Few things worth remembering when combining multiple CSS classes in a document

.classes are one of the key CSS selectors you use when styling your site elements.

A simple example might be:

.myclass {
  color: red;
  font-weight: 700;

This applied to a simple HTML element:

<p class="myclass">bold and red text</p>

will produce a

bold and red text

Today's goal

With practice you get used to use them the right way, but in a big project with thousand lines of CSS code, the mistake is just around the corner and might not be easy to catch.

So let's fix a couple of concepts regarding .classes ordering and combination.

HTML elements with multiple classes will be styled respecting the declaration order in CSS file and NOT the one specified in the HTML file.
Selectors applied to nested HTML elements (like p inside a div) will respect the combination declared in our CSS file and will look at concepts like specificity.

Let's start

You can follow and edit the HTML/CSS code example explained below here

Let's start with a very simple .css declaration

.grey {color: grey}
.red {color: red}
.green {color: green}
.blue {color: blue}

.green.grey {color: deepPink}
.green .grey {color: orange}

and a very straight forward HTML:

<div class="grey">...</div>
<div class="red">...</div>
<div class="green">...</div>
<div class="blue">...</div>

The result is pretty obvious and expected:

<div class="grey">This text is GREY</div>
<div class="red">This text is RED</div>
<div class="green">This text is GREEN</div>
<div class="blue">This text is BLUE</div>

Ordering and combination

Let's spice things up a bit. Consider the same CSS code as before:

.grey {color: grey}
.red {color: red}
.green {color: green}
.blue {color: blue}

.green.grey {color: deepPink}
.green .grey {color: orange}

but let's style our div elements with multiple classes:

<div class="red grey">...</div>
<div class="grey red">...</div>
<div class="red blue grey">...</div>

what do you expect the colors to be in the 3 cases?

<div class="red grey">This text is RED/GREY because in .css code (not in HTML div class!) .red is declared AFTER .grey</div>
<div class="grey red">This proves the above. Even if you switch the position of the two classes in your HTML code, this text is going to be GREY/RED because .grey is declared BEFORE .red</div>
<div class="red blue grey">This text is RED/BLUE/GREY because .blue is declared AFTER the other two classes in our CSS code</div>

If you got them all right, you are ready for the next case. If not, take all the time you need to review the code and let it sink in.

Spacing and parent/child

When declaring our CSS rules, writing .green.grey or .green .grey has a huge impact on the output (notice the space between the two classes).

The .green.grey declaration will style all elements which have both classes (regardless of the order!).

The .green .grey declaration will style all elements with class .grey that are children/descendant of an element with class .green.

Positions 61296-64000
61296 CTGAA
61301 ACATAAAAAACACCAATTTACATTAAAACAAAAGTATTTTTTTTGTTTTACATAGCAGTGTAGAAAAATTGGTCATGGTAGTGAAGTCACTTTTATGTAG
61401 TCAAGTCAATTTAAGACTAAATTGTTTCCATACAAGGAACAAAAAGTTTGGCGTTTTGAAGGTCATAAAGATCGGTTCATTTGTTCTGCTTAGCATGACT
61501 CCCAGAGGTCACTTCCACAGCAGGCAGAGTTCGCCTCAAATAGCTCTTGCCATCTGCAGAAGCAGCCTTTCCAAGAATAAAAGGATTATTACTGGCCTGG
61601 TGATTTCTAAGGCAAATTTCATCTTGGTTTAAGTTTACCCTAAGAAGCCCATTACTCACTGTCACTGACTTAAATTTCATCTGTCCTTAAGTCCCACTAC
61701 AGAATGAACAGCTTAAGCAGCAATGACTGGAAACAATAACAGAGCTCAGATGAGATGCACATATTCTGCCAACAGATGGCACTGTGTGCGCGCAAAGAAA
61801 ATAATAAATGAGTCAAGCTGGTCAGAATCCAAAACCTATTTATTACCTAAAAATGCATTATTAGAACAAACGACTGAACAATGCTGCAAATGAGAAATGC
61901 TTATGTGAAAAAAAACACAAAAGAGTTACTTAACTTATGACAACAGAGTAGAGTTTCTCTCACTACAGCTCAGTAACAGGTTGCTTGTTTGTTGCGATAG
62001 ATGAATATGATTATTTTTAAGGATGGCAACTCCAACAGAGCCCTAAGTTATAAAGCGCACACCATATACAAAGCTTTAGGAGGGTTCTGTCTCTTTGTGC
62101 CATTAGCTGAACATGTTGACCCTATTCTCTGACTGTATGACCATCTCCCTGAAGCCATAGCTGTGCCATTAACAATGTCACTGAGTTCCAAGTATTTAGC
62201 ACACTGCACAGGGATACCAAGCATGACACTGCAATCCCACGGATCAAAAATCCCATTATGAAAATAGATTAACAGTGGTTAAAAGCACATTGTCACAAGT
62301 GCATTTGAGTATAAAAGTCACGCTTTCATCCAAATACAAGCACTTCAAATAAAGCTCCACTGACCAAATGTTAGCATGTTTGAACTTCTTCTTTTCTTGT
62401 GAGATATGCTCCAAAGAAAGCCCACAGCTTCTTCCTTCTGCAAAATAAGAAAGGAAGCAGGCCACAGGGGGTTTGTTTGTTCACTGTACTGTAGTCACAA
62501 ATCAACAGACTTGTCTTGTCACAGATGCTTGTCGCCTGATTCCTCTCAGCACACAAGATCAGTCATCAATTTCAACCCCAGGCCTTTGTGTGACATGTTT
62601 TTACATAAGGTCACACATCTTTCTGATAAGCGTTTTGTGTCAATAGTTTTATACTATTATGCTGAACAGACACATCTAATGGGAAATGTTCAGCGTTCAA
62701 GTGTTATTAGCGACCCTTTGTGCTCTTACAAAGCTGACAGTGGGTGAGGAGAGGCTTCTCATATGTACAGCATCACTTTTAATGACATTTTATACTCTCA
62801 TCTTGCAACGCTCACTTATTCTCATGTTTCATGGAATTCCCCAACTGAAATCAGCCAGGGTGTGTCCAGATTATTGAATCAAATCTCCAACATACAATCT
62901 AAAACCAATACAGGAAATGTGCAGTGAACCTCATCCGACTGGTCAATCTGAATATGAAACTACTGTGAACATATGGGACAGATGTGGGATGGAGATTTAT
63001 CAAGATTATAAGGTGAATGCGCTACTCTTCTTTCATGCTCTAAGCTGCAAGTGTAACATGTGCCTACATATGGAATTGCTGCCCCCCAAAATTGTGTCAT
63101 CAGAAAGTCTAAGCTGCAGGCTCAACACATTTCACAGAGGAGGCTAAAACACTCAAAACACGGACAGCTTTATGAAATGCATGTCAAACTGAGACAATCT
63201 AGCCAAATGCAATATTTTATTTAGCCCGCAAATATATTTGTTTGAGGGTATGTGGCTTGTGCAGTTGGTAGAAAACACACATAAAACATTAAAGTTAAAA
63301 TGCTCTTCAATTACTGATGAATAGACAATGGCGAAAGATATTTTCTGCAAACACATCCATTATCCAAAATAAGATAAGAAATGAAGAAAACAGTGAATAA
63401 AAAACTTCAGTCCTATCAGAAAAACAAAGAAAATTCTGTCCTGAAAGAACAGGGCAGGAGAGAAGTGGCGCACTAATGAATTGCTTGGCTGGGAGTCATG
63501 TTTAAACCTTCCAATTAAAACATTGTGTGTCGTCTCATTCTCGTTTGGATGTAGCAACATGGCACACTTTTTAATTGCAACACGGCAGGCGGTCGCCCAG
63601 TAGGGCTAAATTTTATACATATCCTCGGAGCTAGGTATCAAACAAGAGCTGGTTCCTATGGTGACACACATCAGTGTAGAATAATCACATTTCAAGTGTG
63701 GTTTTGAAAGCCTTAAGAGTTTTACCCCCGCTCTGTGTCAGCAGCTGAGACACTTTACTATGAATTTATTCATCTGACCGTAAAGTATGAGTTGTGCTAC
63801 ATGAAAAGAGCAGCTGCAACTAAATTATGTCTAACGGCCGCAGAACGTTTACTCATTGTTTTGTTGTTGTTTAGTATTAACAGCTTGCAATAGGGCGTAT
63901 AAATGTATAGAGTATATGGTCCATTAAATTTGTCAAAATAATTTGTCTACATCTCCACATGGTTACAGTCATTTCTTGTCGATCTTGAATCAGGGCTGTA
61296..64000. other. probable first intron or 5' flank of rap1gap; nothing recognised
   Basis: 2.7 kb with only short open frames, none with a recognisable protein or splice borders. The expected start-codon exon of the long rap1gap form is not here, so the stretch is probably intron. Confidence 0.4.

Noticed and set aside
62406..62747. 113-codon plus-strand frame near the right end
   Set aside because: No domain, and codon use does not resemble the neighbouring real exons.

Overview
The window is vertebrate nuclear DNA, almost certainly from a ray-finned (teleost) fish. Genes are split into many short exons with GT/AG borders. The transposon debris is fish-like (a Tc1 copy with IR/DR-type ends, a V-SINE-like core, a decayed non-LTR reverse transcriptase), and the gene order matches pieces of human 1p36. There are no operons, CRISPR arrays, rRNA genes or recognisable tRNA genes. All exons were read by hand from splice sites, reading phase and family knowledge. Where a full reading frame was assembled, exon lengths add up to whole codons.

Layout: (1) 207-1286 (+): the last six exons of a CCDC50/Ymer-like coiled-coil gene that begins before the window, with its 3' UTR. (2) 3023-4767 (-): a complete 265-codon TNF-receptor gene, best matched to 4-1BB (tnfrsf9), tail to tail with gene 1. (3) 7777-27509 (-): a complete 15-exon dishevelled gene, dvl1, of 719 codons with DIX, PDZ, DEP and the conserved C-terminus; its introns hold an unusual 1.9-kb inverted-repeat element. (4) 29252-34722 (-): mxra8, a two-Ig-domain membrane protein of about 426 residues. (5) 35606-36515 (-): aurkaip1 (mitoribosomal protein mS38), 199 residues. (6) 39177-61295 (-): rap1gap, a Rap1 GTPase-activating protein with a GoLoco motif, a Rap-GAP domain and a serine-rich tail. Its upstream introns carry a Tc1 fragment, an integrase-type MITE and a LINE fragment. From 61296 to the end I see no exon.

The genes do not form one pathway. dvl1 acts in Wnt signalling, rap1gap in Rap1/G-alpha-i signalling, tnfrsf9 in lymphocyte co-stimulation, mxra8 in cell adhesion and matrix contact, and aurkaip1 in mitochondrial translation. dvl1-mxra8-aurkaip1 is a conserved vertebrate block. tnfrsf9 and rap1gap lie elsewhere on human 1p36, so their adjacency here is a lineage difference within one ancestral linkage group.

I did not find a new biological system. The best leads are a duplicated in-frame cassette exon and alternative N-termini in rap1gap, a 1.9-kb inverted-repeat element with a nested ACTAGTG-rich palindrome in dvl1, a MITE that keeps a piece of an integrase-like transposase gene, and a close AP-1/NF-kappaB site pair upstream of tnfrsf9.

Let's clarify it with some examples. Our CSS code:

.grey {color: grey}
.green {color: green}

.green.grey {color: deepPink} /* look for a single element */
.green .grey {color: orange} /* look for parent/child elements*/

and the following HTML:

<div class="green grey">...</div>
<div class="grey green">...</div>

<div class="green">
  <div class="grey">...</div>

<div class="grey">
  <div class="green">...</div>

Here the result:

<div class="green grey">A single div with no descendant elements. Text is PINK because the element has both classes specified</div>
<div class="grey green">Regardless of the order, this text is still PINK</div>
<div class="green"><div class="grey">This text is ORANGE because the element with class .grey is a CHILD of the element with class .green</div></div>
<div class="grey"><div class="green">This text is GREEN. CSS declaration styles a .green .grey parent/child which is not found in our HTML (swapped in our example).
Hence text will be styled as .grey BUT it is immediately OVERRIDDEN by the class applied to the nested element (.green)</div></div>


The concept of specificity is a bit complicated but not impossible to understand.

Taken from the Developer Mozilla Docs:

Specificity is a weight that is applied to a given CSS declaration, determined by the number of each selector type in the matching selector.
When multiple declarations have equal specificity, the last declaration found in the CSS is applied to the element.
Specificity only applies when the same element is targeted by multiple declarations. As per CSS rules, directly targeted elements will always take precedence over rules which an element inherits from its ancestor.

What does it mean?

Without entering the calculation explanations, let's just say that all classes are equally specific. It is the combination of two class selectors that makes it more specific than a single one.

An example.
If we take our previous CSS code:

.grey {color: grey}
.green {color: green}
.blue {color: blue}

.green.grey {color: deepPink}
.green .grey {color: orange}

and this HTML:

<div class="grey blue green">...</div>
Although .blue is declared last in our .css, text is PINK! The reason is because the .green.grey class weights (1+1)=2 while class .blue weights 1

So that wraps it up for this article.

I hope you found the reading useful and I encourage you to go and play around with the code.